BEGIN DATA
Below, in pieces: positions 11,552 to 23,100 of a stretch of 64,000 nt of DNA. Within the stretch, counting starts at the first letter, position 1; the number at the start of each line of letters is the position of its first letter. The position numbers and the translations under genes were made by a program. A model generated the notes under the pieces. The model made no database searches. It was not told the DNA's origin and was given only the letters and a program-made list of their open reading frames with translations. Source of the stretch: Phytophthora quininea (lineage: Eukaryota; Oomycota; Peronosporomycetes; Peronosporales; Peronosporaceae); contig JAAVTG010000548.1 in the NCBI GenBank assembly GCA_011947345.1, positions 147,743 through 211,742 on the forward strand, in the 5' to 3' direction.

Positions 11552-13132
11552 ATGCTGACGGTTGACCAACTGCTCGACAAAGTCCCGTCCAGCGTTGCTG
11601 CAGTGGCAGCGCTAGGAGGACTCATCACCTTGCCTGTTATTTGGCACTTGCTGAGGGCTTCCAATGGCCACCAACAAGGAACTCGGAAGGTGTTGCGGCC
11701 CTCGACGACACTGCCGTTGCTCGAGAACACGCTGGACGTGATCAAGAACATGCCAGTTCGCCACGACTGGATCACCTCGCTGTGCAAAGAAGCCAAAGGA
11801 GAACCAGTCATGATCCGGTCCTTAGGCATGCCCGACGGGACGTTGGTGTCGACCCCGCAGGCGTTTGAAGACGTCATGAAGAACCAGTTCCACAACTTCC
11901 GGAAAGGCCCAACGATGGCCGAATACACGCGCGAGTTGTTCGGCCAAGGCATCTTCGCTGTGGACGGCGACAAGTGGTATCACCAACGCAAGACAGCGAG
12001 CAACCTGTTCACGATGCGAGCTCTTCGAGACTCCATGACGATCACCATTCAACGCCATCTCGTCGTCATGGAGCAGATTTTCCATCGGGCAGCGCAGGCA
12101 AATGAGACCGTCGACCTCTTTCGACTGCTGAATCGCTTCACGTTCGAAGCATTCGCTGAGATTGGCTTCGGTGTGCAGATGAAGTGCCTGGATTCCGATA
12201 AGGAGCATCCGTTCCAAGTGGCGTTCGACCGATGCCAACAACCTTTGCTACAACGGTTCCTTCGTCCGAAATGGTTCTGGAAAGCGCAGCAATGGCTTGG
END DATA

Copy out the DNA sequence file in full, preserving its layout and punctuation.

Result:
Below, in pieces: positions 11,552 to 23,100 of a stretch of 64,000 nt of DNA. Within the stretch, counting starts at the first letter, position 1; the number at the start of each line of letters is the position of its first letter. The position numbers and the translations under genes were made by a program. A model generated the notes under the pieces. The model made no database searches. It was not told the DNA's origin and was given only the letters and a program-made list of their open reading frames with translations. Source of the stretch: Phytophthora quininea (lineage: Eukaryota; Oomycota; Peronosporomycetes; Peronosporales; Peronosporaceae); contig JAAVTG010000548.1 in the NCBI GenBank assembly GCA_011947345.1, positions 147,743 through 211,742 on the forward strand, in the 5' to 3' direction.

Positions 11552-13132
11552 ATGCTGACGGTTGACCAACTGCTCGACAAAGTCCCGTCCAGCGTTGCTG
11601 CAGTGGCAGCGCTAGGAGGACTCATCACCTTGCCTGTTATTTGGCACTTGCTGAGGGCTTCCAATGGCCACCAACAAGGAACTCGGAAGGTGTTGCGGCC
11701 CTCGACGACACTGCCGTTGCTCGAGAACACGCTGGACGTGATCAAGAACATGCCAGTTCGCCACGACTGGATCACCTCGCTGTGCAAAGAAGCCAAAGGA
11801 GAACCAGTCATGATCCGGTCCTTAGGCATGCCCGACGGGACGTTGGTGTCGACCCCGCAGGCGTTTGAAGACGTCATGAAGAACCAGTTCCACAACTTCC
11901 GGAAAGGCCCAACGATGGCCGAATACACGCGCGAGTTGTTCGGCCAAGGCATCTTCGCTGTGGACGGCGACAAGTGGTATCACCAACGCAAGACAGCGAG
12001 CAACCTGTTCACGATGCGAGCTCTTCGAGACTCCATGACGATCACCATTCAACGCCATCTCGTCGTCATGGAGCAGATTTTCCATCGGGCAGCGCAGGCA
12101 AATGAGACCGTCGACCTCTTTCGACTGCTGAATCGCTTCACGTTCGAAGCATTCGCTGAGATTGGCTTCGGTGTGCAGATGAAGTGCCTGGATTCCGATA
12201 AGGAGCATCCGTTCCAAGTGGCGTTCGACCGATGCCAACAACCTTTGCTACAACGGTTCCTTCGTCCGAAATGGTTCTGGAAAGCGCAGCAATGGCTTGG